- The “can-do” Army culture could also be a factor. The Soldier’s Creed includes the line, “I will never accept defeat.” That describes a “duty-driven Army” in which flaws such as potential operational shortcomings are overlooked or left unmentioned.
- The Army’s “myopic focus” on the seven core values—loyalty, duty, respect, selfless service, honor, integrity and personal courage—may have “created an institutionalized blindness to other virtues.”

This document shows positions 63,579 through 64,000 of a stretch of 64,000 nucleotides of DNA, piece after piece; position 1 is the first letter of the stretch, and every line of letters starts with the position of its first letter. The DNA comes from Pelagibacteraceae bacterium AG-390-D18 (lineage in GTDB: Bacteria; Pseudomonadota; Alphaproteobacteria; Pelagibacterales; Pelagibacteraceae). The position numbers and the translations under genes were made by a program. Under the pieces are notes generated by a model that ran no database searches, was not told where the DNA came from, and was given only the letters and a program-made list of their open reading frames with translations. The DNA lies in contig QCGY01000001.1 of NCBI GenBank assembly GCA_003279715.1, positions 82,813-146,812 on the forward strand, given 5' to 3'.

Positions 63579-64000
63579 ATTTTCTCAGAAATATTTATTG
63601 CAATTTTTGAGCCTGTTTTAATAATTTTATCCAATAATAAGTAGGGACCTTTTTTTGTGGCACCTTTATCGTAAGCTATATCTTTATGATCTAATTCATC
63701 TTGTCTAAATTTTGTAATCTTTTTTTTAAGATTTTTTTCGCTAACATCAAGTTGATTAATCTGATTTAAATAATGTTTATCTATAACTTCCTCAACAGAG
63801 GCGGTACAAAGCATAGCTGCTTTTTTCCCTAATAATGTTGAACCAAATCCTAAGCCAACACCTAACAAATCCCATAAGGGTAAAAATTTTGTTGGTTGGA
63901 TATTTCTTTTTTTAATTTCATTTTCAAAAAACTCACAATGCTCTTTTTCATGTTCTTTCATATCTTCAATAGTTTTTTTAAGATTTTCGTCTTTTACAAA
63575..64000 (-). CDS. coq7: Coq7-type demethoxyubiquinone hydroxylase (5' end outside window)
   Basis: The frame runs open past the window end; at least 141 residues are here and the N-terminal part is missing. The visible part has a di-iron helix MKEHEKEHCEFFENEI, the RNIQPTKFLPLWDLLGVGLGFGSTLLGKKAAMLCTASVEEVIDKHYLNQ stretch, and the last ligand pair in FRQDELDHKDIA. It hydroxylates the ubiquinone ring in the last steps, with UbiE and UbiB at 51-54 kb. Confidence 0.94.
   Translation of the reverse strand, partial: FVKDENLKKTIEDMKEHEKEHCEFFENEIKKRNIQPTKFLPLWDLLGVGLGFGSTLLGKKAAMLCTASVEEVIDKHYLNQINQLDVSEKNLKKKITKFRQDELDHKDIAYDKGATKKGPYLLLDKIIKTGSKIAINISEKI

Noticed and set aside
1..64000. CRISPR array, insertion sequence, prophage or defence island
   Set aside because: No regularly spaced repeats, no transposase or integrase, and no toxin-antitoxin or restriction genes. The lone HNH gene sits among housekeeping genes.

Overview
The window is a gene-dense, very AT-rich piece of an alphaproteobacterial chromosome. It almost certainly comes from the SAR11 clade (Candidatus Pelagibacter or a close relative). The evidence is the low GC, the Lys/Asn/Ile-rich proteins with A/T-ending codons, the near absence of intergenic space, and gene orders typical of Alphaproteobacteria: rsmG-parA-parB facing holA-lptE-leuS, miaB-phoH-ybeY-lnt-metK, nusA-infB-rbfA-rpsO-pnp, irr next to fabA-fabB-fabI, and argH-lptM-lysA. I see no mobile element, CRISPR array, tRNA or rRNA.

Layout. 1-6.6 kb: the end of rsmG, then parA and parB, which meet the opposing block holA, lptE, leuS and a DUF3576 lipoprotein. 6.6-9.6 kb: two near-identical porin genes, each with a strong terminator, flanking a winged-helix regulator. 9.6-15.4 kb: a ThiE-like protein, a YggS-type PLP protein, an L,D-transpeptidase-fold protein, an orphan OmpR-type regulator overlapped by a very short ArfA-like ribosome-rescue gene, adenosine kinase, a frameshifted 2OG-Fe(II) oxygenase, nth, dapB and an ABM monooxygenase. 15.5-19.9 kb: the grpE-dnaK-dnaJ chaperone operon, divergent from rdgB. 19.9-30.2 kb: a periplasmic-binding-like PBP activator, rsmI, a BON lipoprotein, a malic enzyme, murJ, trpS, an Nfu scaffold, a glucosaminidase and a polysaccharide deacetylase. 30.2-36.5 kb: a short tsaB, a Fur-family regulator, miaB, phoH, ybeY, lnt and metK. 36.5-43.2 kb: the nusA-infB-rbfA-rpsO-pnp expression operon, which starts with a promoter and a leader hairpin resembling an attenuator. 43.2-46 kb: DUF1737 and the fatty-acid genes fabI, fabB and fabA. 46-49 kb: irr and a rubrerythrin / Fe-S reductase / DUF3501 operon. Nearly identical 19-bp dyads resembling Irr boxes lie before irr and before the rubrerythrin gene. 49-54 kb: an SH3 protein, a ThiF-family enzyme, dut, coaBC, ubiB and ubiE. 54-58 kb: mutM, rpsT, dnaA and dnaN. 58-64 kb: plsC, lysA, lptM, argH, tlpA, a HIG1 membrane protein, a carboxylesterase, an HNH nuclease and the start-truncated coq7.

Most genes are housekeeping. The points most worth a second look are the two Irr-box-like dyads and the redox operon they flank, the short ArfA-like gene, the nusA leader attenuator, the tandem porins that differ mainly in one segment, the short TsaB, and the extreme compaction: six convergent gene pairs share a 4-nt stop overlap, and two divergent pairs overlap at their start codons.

The Army can and should do something to improve internal criticism and competing ideas, Paolozzi writes, starting at the top. “First, tone and culture are set within the Army by the most senior leaders—the three- and four-star generals and the Sergeant Major of the Army,” he says, suggesting this could start with how conferences and routine meetings are conducted. He points out that if bluntness is encouraged and rewarded, this could be the start of a culture change.The next step is slightly more risky, with mid-level commanders feeling free to have “authentic communication” with their superiors.“Human nature will shape the environment in each individual unit across the Army, but after a campaign of reinforcement, candor should be an active expectation,” he says.Success at this point will depend on how those blunt and potentially negative assessments from subordinates are accepted by higher-ranking Army officers who may not like having their leadership and decision making questioned.Paolozzi says “caustic candor,” or someone’s notion of the truth delivered in a brutally honest and negative way, “may be the sender’s inability to understand how to speak with candor effectively.” He adds, “Not every engagement needs caustic candor, negativity, or an environment that leaves people bruised and most likely looking for opportunities to avoid future negative engagements.”Marshall, the ethicist, wasn’t terribly worried about too much honesty. “I say to cherish bluntness. It is the surest way to get to the whole truth,” he says. “Misanthropes are damaging, but learning to criticize without being obnoxious is a teachable skill.”Some Army leaders may not want to hear the truth, Paolozzi acknowledges. Some leaders do not “value candor and simply want compliance,” he says. “No need for disagreement, recommendations or anyone to reveal concerns—simply comply.”“This leadership environment isn’t limited to inexperienced lower-level engagements,” Paolozzi says. “It is just as common in the power hallways of the Pentagon. That can only be changed when the behavior is challenged, corrected and replaced with a new behavior.”*******************************************************************************Lies, Outright Lies and Rationalization